Many of the inconsistencies exist only in the eye of the species known
as the Lesser Horned Wikilawyer - they illustrate the proved that "the
Devil can cite Scripture". The phenomenon under discussion belongs
really to the Illogical Positivist: the "notability guidelines" are a
vast case analysis, and the General Notability Guideline is the default
case, meant to catch the situations where no other guideline applies. As
we have been saying, it is phrased as a sufficient condition: if it is
not also a necessary condition, what happens? Well, the case analysis
might not be complete: we might (gasp) have to use our own brains.

Must it be complete? Only if you believe there is a hypostatised concept
"notability" that really must be applicable in all cases. I think what
is being said above is that there are many of those Illogical
Positivists around, and they argue somewhat in the way I'm saying. Now
that wouldn't surprise me at all, as a statement. People often enough do
use any argument from quasi-policy in what is a rhetorical rather than a
logical way.

Charles


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Re: Another notability casualty

David Goodman
The existing situation is of great assistance to another species: the
wiki-barrister,  expert is using whatever legal processes are available to
achieve equity. .  If such a person  intuitively think an article should be
kept, they will find arguments to keep it, and vice-versa. For essentially
every article at AfD contested in good faith, they  could find plausible
arguments based on policy for either keeping or deleting. For  the
unscrupulous  subspecies, they could find arguments of some sort for a good
deal that is not really reasonably contestable.

In truth, the only general concept of notability   is  what articles are
suitably important for the encyclopedia that we want to have. Collectively,
we can decide on whatever sort of encyclopedia we want, and can consequently
have whatever concept of notability we want. There is no actual pre-existing
meaning of the term, and WP:N goes to some lengths to distinguish it from
any word used in an ordinary way. People argue as if Wikipedia should
conform to some standard of notability, but we can have whatever rules we
please. We can use a concept like the GNG to whatever extent and in whatever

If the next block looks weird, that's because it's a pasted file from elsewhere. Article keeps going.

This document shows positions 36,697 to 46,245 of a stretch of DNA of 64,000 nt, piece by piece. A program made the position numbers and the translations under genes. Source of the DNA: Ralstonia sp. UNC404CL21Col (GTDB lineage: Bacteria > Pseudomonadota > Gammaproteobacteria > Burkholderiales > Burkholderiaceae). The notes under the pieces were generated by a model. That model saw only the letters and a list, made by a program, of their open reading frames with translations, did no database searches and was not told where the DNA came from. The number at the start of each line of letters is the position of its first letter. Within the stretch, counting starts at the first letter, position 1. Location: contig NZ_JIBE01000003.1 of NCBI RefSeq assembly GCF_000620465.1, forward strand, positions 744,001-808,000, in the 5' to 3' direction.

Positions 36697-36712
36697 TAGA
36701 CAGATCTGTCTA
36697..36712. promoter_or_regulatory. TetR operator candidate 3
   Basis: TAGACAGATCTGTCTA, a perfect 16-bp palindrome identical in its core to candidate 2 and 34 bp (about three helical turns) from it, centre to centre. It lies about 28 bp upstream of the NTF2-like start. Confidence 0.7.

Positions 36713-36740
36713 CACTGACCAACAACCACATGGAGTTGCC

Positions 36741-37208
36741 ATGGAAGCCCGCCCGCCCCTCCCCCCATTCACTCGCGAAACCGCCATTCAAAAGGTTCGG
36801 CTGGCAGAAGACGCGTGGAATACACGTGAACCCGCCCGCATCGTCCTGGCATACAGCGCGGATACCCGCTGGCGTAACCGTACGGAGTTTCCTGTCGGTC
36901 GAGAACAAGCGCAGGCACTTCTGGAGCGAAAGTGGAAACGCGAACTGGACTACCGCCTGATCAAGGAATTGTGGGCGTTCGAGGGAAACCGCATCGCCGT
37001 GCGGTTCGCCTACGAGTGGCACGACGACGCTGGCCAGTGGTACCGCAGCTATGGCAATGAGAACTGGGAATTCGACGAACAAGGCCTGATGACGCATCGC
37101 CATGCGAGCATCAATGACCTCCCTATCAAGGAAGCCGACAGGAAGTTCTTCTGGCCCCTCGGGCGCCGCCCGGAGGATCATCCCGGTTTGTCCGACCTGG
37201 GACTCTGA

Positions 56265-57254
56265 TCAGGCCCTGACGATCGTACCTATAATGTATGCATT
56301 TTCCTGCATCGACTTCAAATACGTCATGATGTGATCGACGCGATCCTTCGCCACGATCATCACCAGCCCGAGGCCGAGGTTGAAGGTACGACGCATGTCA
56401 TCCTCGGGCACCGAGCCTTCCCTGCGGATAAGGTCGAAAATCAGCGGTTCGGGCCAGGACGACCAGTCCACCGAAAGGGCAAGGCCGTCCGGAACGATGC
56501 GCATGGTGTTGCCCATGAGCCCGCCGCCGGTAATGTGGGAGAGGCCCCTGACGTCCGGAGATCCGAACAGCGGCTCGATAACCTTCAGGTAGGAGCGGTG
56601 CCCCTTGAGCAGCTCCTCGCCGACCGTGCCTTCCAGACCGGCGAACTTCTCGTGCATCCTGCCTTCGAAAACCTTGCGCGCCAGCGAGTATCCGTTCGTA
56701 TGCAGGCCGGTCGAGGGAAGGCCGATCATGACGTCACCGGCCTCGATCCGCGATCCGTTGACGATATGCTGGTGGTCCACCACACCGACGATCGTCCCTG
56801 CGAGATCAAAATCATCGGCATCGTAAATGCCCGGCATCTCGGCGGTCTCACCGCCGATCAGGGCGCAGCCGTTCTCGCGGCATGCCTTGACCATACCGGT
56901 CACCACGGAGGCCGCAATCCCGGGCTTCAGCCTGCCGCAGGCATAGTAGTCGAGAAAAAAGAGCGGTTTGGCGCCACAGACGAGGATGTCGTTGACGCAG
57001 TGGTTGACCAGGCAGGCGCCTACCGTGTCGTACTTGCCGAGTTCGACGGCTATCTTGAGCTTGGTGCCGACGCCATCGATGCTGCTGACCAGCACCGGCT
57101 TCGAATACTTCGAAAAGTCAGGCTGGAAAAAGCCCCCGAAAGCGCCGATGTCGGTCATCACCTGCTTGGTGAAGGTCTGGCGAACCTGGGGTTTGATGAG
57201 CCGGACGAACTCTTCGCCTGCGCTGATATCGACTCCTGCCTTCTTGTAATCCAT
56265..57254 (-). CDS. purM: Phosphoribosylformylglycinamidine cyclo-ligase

way we decide to use it. For example, some people have argued we should in
some fields only count scholarly articles, and no general news sources at
all; some people have argued the exact reverse.   If we prefer abstract
standards, we can have them at whatever level we want.  To take an area I
work on, we have decided to include all college  presidents; we could limit
 it to major universities, or we could decide to include all high school
principals.   To take an area  where I don't work, we have flipped back and
forth on whether to include minor-league baseball players.

Since we have no really universally agreed  vision of what the encyclopedia
should be, almost any decision is the result of compromise. We can have
whatever compromise can get enough agreement. It's not a matter of logic,
just a matter of of what we can find that works for enough of us to resolve
the individual problems. (At present, we use inconsistency as a sort of
compromise: of articles on computer programs of very similar marginal
importance, and very similar marginal sourcing, about half will be included
and half not, so people of all positions on this can say they win half the
time, or (more likely) complain that they lose half the time.  Personally, I
think that's the worst way to find a solution.


 David Goodman, Ph.D, M.L.S.
http://en.wikipedia.org/wiki/User_talk:DGG


On Tue, Feb 23, 2010 at 12:58 PM, Charles Matthews <
[hidden email]> wrote:

> David Goodman wrote:
> > David Goodman, Ph.D, M.L.S.
> > http://en.wikipedia.org/wiki/User_talk:DGG
> >
> >